Researchers at University of Galway have made an important discovery which could help prevent recurring breast cancer.
The researchers have identified biomarkers which can help predict which breast cancer patients are more likely to suffer a recurrence of the disease, or die from it.
The project was led by Dr Matthew Davey, Professor Michael Kerin and Dr Nicola Miller at the University’s College of Medicine, Nursing and Health Sciences.
Dr. Davey explained, “The process of identifying which patients are more likely to have a recurrence has been a challenge.”
They set to determine whether microRNAs, molecules which affect cancer development, are capable helping to predict this.
Their study involved taking blood samples from 124 patients with breast cancer at five different timepoints during their cancer journey, and assessing their outcomes almost nine years later.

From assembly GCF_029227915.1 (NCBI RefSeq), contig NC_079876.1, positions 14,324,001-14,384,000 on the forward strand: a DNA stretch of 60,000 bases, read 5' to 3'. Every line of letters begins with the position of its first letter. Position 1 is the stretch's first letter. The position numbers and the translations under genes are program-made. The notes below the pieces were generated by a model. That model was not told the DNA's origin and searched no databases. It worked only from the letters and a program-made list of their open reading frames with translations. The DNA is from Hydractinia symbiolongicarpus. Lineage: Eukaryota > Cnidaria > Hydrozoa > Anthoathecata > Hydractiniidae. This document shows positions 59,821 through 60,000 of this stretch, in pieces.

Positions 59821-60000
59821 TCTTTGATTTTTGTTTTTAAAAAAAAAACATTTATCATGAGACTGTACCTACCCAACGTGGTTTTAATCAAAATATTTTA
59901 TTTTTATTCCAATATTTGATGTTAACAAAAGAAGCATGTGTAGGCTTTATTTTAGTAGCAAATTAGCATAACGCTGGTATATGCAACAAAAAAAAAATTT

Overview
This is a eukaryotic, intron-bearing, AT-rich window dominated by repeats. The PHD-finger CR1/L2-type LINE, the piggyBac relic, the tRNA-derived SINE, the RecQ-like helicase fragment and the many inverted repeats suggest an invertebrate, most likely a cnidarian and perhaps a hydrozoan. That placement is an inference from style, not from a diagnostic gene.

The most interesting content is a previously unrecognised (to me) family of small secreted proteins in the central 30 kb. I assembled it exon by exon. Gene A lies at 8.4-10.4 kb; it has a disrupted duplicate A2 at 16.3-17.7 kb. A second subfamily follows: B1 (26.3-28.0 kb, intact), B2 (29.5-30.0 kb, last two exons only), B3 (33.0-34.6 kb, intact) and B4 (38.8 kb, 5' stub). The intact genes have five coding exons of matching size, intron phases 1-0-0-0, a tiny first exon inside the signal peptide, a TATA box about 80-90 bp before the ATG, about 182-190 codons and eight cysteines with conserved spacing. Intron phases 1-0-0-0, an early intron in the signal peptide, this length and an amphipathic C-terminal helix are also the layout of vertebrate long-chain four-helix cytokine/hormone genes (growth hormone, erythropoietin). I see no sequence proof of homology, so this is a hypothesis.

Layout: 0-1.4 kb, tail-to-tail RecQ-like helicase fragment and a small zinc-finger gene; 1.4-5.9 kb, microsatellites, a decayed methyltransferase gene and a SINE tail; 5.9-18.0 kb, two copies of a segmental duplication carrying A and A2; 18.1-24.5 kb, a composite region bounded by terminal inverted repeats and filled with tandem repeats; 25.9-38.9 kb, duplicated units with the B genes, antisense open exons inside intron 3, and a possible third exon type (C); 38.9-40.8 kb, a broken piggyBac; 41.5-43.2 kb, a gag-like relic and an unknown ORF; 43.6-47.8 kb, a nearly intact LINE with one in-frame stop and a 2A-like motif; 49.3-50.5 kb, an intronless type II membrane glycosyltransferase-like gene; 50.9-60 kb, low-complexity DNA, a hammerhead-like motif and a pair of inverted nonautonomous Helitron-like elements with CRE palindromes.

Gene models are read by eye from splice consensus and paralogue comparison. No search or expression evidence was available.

“We discovered that patients with an increased expression of a certain type of miRNA, called miR-145, are unlikely to have a recurrence of breast cancer,” Dr. Davey said.
“We showed that increased expression of this biomarker, which was measured in patients’ blood samples during chemotherapy, actually predicted their long-term oncological outcome.”
“We can predict those who are likely to suffer recurrence and also those who will be free of recurrence. Further studies into the clinical application of this biomarker are ongoing.”
“This study may also help identify breast cancer patients who could benefit from closer monitoring and additional therapies post-surgery or treatment.”
According to figures from the National Cancer Registry of Ireland, over 3,500 women are diagnosed with breast cancer each year.
While long-term outcomes have improved for patients with breast cancer, the most common cancer diagnosed in women, 20-30% of these patients will see their condition relapse at some point.
The findings of this research have been published in the Journal of the American College of Surgeons (JACS).